Erotic Desire: A Concept in the Field of Sexology

Sexology has a lot to say about erotic desire. Furthermore, the complexity of this subject makes it one of the most interesting to study. Hence, more and more sexology professionals are showing an interest in researching it.
Erotic Desire: A Concept in the Field of Sexology

Last update: 16 December, 2020

Sexual desire, also known as erotic desire, is one of the most interesting concepts in the field of sexology. It’s also a concept that’s difficult to define, describe, and measure.

Sexology is the science that studies the sexes and everything to do with them. To date, many authors have tried to investigate erotic desire. However, the truth is that very few have managed to shed any light on this particular phenomenon.

Psychology in its most applied field has three main focus levels. These are emotions, thoughts, and behaviors. Some authors have tried to include desire as inherent in one of these three categories. However, desire is so complex that it’s impossible to place it in only one category.

Erotic desire isn’t an emotion. This is because your emotional state can be changed through cognitive restructuring or behavior modification. But this isn’t the case with desire. In fact, desire has an unchangeable character that stops it from being labeled as an emotion.

In the same way, desire doesn’t belong in the cognitive category. Furthermore, it goes without saying that it can’t be included in the behavior category. This is because, for a number of reasons, you might desire something or someone, yet you may behave in a totally different way. Therefore, it can probably be said that erotic desire connects with all three levels of focus. However, it doesn’t exclusively belong to any one of them.

An amorous couple, displaying erotic desire.

Redefining erotic desire

Freud addressed the topic of desire using the concept of “libido”. In fact, it’s still used today, even though it’s not a very accurate term. Indeed, it isn’t easy to define desire in scientific or operational terms. As a result, there’s a lot of bias surrounding this topic today, but there was even more bias a hundred years ago. Freud himself, speaking of desire said, “Where such men love they have no desire and where they desire they can’t love”. 

Helen Singer Kaplan made a very important contribution to theories of erotic desire. She had a Ph.D. in psychology and introduced the concept of desire to Masters and Johnson’s famous model of human sexual response. Their model included four stages: excitement, plateau, orgasm, resolution. However, Singer Kaplan amended these to desire, excitement, orgasm, resolution.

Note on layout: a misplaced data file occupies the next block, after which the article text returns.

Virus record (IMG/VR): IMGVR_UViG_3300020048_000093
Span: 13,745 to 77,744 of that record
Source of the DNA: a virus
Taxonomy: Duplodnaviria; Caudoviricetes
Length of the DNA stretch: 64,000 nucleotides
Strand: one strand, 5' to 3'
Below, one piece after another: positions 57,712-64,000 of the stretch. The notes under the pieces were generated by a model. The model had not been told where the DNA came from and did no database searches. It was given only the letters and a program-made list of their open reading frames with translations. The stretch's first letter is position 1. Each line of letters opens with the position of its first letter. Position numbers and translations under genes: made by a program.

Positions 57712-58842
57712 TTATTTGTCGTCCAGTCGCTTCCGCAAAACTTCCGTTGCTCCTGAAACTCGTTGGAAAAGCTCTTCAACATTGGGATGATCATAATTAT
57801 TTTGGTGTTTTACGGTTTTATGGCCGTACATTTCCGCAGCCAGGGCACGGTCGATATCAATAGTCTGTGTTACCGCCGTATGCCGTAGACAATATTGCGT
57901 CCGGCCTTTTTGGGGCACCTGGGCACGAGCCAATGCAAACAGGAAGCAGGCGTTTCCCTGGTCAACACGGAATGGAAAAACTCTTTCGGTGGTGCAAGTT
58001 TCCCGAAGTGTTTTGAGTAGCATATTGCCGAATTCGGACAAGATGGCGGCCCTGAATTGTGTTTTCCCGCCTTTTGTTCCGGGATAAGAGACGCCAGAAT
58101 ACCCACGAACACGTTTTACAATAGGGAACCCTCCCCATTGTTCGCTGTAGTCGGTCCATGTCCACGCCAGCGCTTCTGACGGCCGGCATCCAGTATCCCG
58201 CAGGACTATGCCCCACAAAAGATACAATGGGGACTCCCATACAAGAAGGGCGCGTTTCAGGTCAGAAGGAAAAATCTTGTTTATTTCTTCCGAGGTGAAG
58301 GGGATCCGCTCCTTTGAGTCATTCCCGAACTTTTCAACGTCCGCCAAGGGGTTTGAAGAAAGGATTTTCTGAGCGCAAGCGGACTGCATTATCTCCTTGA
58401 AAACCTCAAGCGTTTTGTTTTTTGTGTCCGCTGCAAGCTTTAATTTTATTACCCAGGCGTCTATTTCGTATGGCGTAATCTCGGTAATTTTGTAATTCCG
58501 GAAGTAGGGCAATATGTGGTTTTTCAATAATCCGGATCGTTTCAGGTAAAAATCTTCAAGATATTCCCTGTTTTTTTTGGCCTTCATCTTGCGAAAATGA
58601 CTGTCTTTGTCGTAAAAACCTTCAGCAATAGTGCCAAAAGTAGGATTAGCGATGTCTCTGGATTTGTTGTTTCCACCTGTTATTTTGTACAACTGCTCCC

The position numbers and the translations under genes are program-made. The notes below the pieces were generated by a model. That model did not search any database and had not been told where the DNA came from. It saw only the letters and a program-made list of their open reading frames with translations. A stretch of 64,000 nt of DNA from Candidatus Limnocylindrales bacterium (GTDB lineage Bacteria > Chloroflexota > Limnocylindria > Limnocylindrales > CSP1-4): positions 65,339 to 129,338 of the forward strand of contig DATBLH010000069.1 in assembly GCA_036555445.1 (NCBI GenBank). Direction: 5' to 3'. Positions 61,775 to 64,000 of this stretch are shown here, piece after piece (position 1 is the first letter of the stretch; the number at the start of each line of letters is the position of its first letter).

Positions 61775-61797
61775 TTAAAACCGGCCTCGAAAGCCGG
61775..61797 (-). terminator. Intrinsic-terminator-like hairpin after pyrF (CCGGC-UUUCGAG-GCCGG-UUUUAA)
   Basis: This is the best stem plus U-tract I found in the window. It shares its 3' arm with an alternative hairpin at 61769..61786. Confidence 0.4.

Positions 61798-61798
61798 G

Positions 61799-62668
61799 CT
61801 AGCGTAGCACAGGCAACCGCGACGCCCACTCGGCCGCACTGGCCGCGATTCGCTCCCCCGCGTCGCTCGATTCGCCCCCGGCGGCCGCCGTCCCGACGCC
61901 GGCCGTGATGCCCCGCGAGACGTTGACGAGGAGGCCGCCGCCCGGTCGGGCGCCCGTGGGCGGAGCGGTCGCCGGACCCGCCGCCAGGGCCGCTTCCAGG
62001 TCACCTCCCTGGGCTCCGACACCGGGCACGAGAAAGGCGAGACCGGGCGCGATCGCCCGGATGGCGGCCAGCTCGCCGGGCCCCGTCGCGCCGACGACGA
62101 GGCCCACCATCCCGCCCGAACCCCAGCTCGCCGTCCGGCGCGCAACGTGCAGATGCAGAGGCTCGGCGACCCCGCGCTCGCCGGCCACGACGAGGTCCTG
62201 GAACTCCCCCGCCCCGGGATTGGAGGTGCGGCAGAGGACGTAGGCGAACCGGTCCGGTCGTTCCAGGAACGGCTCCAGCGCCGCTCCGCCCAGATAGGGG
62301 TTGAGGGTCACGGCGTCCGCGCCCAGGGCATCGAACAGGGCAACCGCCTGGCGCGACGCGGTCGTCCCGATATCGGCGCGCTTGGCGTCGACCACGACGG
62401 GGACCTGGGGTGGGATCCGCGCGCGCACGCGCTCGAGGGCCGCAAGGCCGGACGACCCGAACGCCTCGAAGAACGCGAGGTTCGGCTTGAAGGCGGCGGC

Stephen B. Levine is one of the most recognized researchers in the field of desire. He defined desire as having three components: impulse, longing, and motive.

However, one of the best writings on desire came from John Bancroft. This doctor spoke about desire as something experiential, not neurophysiological. He identified three dimensions: cognitive, affective, and neurophysiological.

Today, many authors research and write about erotic desire. In Spain, highly authoritative voices have been studying this subject for years. Joserra Landarroitajauregi, Francisco Cabello, and Miren Larrazabal are three of the most famous long-term sexologists.

Characteristics of erotic desire

There’s no universal or official definition of this concept. This is because it has very particular characteristics that make it a very complex subject to study. However, some of its main characteristics can be described as follows:

Uncontrollable. Desire can’t be controlled. But what you can control is your behavior. For instance, you might have a certain desire for something but you don’t necessarily follow it through. However, suppressing or changing the direction of that desire is, in principle, unfeasible.

Involuntary. You can’t choose what or how much you desire something or someone. Indeed, if you could, it’s likely that you’d change it in some way.

Anarchical. Erotic desire has no order and no specific hierarchy. Sometimes, you desire people who have no place in your everyday life. You might even desire people you’ve only just met, for no apparent reason, and more so than someone you’ve known for a long time.

Inconsistent. Have you ever desired someone you don’t even like? That’s one of the inconsistencies of desire. This can spill over into many areas of your life. You can desire people with different ideas, religions, lifestyles, and even those who are totally incompatible with you.

Promiscuous. Promiscuity is desire’s main characteristic. Furthermore, it’s the word that best describes it. In your own world of desires, absolutely anything goes. Anything and everything. Nobody can dictate it, it transcends social conventions, stereotypes, prejudices, conventions of beauty, etc.

A couple embracing.

Final note

The characteristics we mentioned above make erotic desire a difficult subject to investigate. However, they also make it one of the most intriguing, intense, and beautiful elements of your life. Desire is related to intimacy. It happens in the depths of your soul, and nobody can access it except you. In your world of erotic desire, there are no limits, no rules. In fact, desire is one of the purest and most beautiful demonstrations of human freedom.

All cited sources were thoroughly reviewed by our team to ensure their quality, reliability, currency, and validity. The bibliography of this article was considered reliable and of academic or scientific accuracy.

  • Alfonso, V. C., Allison, D. B., & Dunn, G. M. (1992). Sexual fantasies and satisfaction: A multidimensional analysis of gender differences. Journal of Psychology.

This text is provided for informational purposes only and does not replace consultation with a professional. If in doubt, consult your specialist.